11.1 The data setup 15811.2 GA setup 159
11.3 Population evolution view 161
11.4 Modify a single population evolution 162
11.5 Modify multiple population evolution 163
11.6 Analysis of the final models 164
11.7 Variable frequency analysis 165
11.8 Saving results 166
CHAPTER 6 169
GENETIC ALGORITHM-PLS AS A TOOL FOR
WAVELENGTH SELECTION IN SPECTRAL DATA SETS
(Riccardo Leardi)
1 Introduction 169
2 The problem of variable selection 170
3 GA applied to variable selection 172
3.1 Initiation of population 172
3.2 Reproduction and mutation 173
3.3 Insertion of new chromosomes 173
3.4 Control of replicates 174
3.5 Influence of the different parameters 174
3.6 Check of subsets 175
3.7 Hybridisation with stepwise selection 176
4 Evolution of the genetic algorithm 176
4.1 The application of randomisation tests 176
4.2 The optimisation of a GA run 177
4.3 Why a single run is not enough 177
4.4 How to take into account the autocorrelation
among the spectral variables 178
5 Pretreatment and scaling 181
6 Maximum number of variables 182
7 Examples 183
7.1 Data set Soy 183
7.2 Data set Additives 190
8 Conclusions 194
PART II: ARTIFICIAL NEURAL NETWORKS 197
CHAPTER 7 199
BASICS OF ARTIFICIAL NEURAL NETWORKS
(Jure Zupan)
1 Introduction 199
2 Basic concepts 200
Contents xii2.1 Neuron 200
2.2 Network of neurons 202
3 Error backpropagation ANNs 204
4 Kohonen ANNs 206
4.1 Basic design 206
4.2 Self-organized maps (SOMs) 210
5 Counterpropagation ANNs 213
6 Radial basis function (RBF) networks 216
7 Learning by ANNs 220
8 Applications 223
8.1 Classification 223
8.2 Mapping 224
8.3 Modeling 225
9 Conclusions 226
CHAPTER 8 231
ARTIFICIAL NEURAL NETWORKS IN MOLECULAR
STRUCTURES—PROPERTY STUDIES
(Marjana Novic and Marjan Vracko)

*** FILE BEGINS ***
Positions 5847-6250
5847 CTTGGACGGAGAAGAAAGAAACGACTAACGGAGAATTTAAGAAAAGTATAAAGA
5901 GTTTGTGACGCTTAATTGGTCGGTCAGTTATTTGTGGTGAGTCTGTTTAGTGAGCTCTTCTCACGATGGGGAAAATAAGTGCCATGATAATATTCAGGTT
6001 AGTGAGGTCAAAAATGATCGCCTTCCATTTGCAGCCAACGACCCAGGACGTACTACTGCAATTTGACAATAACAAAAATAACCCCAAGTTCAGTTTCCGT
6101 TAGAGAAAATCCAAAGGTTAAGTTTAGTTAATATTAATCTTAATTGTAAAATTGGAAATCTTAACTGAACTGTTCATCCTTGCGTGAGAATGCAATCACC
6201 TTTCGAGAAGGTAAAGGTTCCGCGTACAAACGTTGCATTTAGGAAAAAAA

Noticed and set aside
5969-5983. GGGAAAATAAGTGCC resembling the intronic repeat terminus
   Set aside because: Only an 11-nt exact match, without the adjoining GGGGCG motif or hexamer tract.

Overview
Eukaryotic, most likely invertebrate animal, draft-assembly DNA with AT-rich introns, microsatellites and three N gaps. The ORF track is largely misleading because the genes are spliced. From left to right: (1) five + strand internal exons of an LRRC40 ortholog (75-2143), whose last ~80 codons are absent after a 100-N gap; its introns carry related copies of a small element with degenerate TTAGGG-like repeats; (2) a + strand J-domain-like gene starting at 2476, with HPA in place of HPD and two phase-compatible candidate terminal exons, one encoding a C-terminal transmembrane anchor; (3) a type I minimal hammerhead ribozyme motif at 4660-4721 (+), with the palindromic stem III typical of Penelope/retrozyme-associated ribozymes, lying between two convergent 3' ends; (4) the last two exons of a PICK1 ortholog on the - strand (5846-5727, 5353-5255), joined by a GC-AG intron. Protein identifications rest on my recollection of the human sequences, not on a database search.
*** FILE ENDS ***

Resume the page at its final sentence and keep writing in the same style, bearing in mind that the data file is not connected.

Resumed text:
1 Introduction 231
2 Molecular descriptors 231
3 Counter propagation neural network 233
3.1 Architecture of a counter propagation neural network 233
3.2 Learning in the Kohonen and output layers 235
3.3 Counter propagation neural network as a tool in QSAR 236
4 Application in toxicology and drug design 237
4.1 A study of aquatic toxicity for the fathead minnow 237
4.2 A study of aquatic toxicity toward Tetrahymena pyriformis
on a set of 225 phenols 239
4.3 Example of QSAR modeling with receptor dependent descriptors 242
5 Conclusions 252
CHAPTER 9 257
NEURAL NETWORKS FOR THE CALIBRATION
OF VOLTAMMETRIC DATA
(Conrad Bessant and Edward Richards)
1 Introduction 257
2 Electroanalytical data 257
2.1 Amperometry 258
2.2 Pulsed amperometric detection 259
2.3 Voltammetry 259
2.4 Dual pulse staircase voltammetry 259
2.5 Representation of voltammetric data 261
Contents xiii3 Application of artificial neural networks to voltammetric data 261
3.1 Basic approach 262
3.2 Example of ANN calibration of voltammograms 263
3.3 Summary and conclusions 269
4 Genetic algorithms for optimisation of feed forward neural networks 269
4.1 Genes and chromosomes 269
4.2 Choosing parents for the next generation 270
4.3 Results of ANN optimisation by GA 272
4.4 Comparison of optimisation methods 277
5 Conclusions 278
CHAPTER 10 281
NEURAL NETWORKS AND GENETIC ALGORITHMS
APPLICATIONS IN NUCLEAR MAGNETIC
RESONANCE (NMR) SPECTROSCOPY
(Reinhard Meusinger and Uwe Himmelreich)
1 Introduction 281
2 NMR spectroscopy 283
3 Neural networks applications 285
3.1 Classification 286
3.2 Prediction of properties 290
4 Genetic algorithms 303
4.1 Data processing 304
4.2 Structure determination 305
4.3 Structure prediction 308
4.4 Classification 308
4.5 Feature reduction 309
5 Biomedical NMR spectroscopy 309
6 Conclusion 315
CHAPTER 11 323
A QSAR MODEL FOR PREDICTING THE ACUTE
TOXICITY OF PESTICIDES TO GAMMARIDS
(James Devillers)
1 Introduction 323
2 Materials and methods 324
2.1 Toxicity data 324
2.2 Molecular descriptors 324
2.3 Statistical analyses 329
3 Results and discussion 330
3.1 PLS model 330
3.2 ANN model 332
4 Conclusions 338
Contents xivCONCLUSION 341
CHAPTER 12 343
APPLYING GENETIC ALGORITHMS AND NEURAL
NETWORKS TO CHEMOMETRIC PROBLEMS
(Brian T. Luke)
1 Introduction 343
2 Structure of the genetic algorithm 345
3 Results for the genetic algorithms 350
4 Structure of the neural network 362
5 Results for the neural network 365
6 Conclusions 373
INDEX 377